If you have a parent who has developed Alzheimer’s or dementia, one of the first questions you may ask yourself is “Is dementia hereditary?”
The answer is yes…and no.
What Is Dementia?
Dementia describes the symptoms from a broad spectrum of diseases that range from Alzheimer’s to Huntington’s disease.
According to the Alzheimer’s Association, “Dementia is a general term for a decline in mental ability severe enough to interfere with daily life…Dementia is not a specific disease. It’s an overall term that describes a wide range of symptoms.”
Dementia is a symptom of these diseases:
– Alzheimer’s disease comprises an estimated 60 to 80% of cases of dementia. Its symptoms include difficulty remembering recent conversations, names or events; apathy and depression; followed by impaired communication, poor judgment, disorientation, confusion, behavior changes and difficulty speaking, swallowing and walking.
– Vascular dementia accounts for about 10% of cases and is usually caused by stroke.
– Dementia with Lewy bodies (DLB) resembles Alzheimer’s, but it’s more likely to include sleep disturbances, visual hallucinations, slowness, and gait imbalance as early symptoms.
– Mixed dementia results when an individual experiences dementia from two or more causes.
– Parkinson’s disease can result in dementia that focuses on problems with movement.
– Frontotemporal dementia can result from disease or accident.
– Creutzfeldt-Jakob disease is the human variant of Mad Cow Disease.
– Normal pressure hydrocephalus is caused by a buildup of fluid in the brain.
– Huntington’s disease is caused by a single defective gene on chromosome 4.
– Wernicke-Korsakoff Syndrome is caused by severe deficiency of thiamine (vitamin B-1), usually resulting from alcohol abuse.
Is Dementia Hereditary?
“(G)enes are thought to play some role in almost all cases of dementia. This is because the different genetic variants we all have affect our chance of developing the condition to some degree. Our genetic variants also play a role in determining how healthy we are in other ways, such as our cardiovascular health. This means that they indirectly raise or lower our chances of developing dementia,” notes the Alzheimer’s Association.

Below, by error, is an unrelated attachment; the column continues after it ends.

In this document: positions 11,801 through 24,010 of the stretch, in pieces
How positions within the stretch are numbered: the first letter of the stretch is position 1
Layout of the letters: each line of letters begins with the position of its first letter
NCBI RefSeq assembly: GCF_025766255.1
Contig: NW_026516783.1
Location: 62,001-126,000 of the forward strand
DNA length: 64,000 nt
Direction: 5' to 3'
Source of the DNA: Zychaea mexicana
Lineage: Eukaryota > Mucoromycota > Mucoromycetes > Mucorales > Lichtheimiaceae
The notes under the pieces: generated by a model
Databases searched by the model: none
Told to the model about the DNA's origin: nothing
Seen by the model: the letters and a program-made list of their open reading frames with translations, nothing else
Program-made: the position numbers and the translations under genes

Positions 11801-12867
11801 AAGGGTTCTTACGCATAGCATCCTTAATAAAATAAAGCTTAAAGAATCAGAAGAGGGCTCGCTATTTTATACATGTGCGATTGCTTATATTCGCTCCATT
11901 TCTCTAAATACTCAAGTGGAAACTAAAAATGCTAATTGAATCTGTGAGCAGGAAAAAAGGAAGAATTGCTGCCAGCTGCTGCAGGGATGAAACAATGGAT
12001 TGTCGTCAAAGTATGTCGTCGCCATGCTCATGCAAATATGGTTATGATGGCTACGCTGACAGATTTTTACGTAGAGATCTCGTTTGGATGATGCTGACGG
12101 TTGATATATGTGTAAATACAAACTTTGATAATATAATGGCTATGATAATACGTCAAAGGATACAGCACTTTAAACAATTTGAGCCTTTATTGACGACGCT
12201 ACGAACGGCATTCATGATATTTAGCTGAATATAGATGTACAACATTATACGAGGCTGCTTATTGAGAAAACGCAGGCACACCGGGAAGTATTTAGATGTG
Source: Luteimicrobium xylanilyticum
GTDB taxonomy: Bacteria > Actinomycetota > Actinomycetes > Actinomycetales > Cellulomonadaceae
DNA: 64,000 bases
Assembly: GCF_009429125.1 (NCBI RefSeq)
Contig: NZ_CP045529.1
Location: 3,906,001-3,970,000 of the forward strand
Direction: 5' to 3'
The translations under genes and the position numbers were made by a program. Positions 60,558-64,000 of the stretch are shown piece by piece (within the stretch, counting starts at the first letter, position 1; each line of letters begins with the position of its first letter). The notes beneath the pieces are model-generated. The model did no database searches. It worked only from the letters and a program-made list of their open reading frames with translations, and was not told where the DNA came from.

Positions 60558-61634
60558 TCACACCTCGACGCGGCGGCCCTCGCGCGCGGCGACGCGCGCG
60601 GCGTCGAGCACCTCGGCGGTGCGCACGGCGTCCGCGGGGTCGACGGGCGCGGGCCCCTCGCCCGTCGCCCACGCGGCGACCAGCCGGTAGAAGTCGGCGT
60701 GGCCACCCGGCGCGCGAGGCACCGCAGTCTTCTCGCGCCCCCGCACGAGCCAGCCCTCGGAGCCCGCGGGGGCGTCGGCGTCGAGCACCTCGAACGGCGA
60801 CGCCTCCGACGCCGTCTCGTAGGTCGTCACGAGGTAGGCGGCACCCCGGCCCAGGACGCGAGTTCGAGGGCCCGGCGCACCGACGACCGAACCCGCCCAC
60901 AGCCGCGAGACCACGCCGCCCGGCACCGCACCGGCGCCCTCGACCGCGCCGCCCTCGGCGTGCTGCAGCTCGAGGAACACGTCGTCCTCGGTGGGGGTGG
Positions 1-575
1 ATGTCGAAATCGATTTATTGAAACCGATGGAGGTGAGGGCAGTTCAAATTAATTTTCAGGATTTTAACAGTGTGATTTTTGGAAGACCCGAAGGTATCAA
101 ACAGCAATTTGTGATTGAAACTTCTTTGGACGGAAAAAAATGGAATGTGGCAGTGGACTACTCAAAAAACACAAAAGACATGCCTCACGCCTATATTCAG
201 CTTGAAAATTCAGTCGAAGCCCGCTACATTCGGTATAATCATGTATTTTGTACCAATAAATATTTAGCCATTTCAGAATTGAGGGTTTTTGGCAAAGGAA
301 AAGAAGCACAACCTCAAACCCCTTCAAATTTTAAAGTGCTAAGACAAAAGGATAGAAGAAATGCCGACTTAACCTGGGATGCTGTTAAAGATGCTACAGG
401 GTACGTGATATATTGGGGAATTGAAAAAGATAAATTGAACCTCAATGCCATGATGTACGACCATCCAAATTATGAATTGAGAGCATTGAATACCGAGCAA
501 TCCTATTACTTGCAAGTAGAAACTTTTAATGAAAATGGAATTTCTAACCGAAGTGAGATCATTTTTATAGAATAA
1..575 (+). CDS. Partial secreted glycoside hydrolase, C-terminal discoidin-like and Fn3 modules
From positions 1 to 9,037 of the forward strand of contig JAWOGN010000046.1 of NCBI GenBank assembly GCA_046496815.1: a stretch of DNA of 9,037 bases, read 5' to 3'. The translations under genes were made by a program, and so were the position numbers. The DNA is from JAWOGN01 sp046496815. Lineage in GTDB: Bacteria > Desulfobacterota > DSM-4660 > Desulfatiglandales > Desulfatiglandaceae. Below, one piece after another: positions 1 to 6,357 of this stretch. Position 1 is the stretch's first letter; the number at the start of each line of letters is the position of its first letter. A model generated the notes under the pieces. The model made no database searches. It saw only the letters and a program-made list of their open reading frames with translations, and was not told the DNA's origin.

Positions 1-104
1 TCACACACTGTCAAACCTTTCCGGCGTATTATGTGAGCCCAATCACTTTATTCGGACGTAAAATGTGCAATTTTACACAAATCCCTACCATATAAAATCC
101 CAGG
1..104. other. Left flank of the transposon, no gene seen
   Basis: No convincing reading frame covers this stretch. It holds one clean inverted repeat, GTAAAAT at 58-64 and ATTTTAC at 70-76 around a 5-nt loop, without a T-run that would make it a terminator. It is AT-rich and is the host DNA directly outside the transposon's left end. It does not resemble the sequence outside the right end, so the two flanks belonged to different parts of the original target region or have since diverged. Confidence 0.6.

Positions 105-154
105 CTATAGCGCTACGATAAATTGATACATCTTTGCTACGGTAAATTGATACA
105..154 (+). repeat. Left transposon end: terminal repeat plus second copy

Can I Prevent Dementia?
In most cases, except for Huntington’s disease, you can reduce your risk of developing dementia by:
– eating a low-fat high-fiber diet with fresh fruit, vegetables and whole grains and limiting salt
– maintaining a healthy weight to lower the chances of dementia brought on by high blood pressure
– exercising regularly to lower cholesterol and blood pressure and make your heart and blood circulatory system more efficient
– abstaining from drinking too much alcohol will prevent high blood pressure and cholesterol levels
– stopping smoking will prevent your arteries from narrowing, resulting in high blood pressure and cardiovascular disease
– keeping your blood pressure at a healthy level
Is Your Parent with Dementia Living Alone?
Living alone can be especially challenging for a senior with dementia. People with dementia may wander and become angry and irritable as symptoms worsen. Make plans to ensure your loved one stays safe.
To learn more about helping your aging loved one with dementia, visit our care page.
Need help with assisted living for your loved one with Alzheimer’s? Contact Sugar Hill Retirement Community and let us help you through the process of finding a living arrangement your parent will love.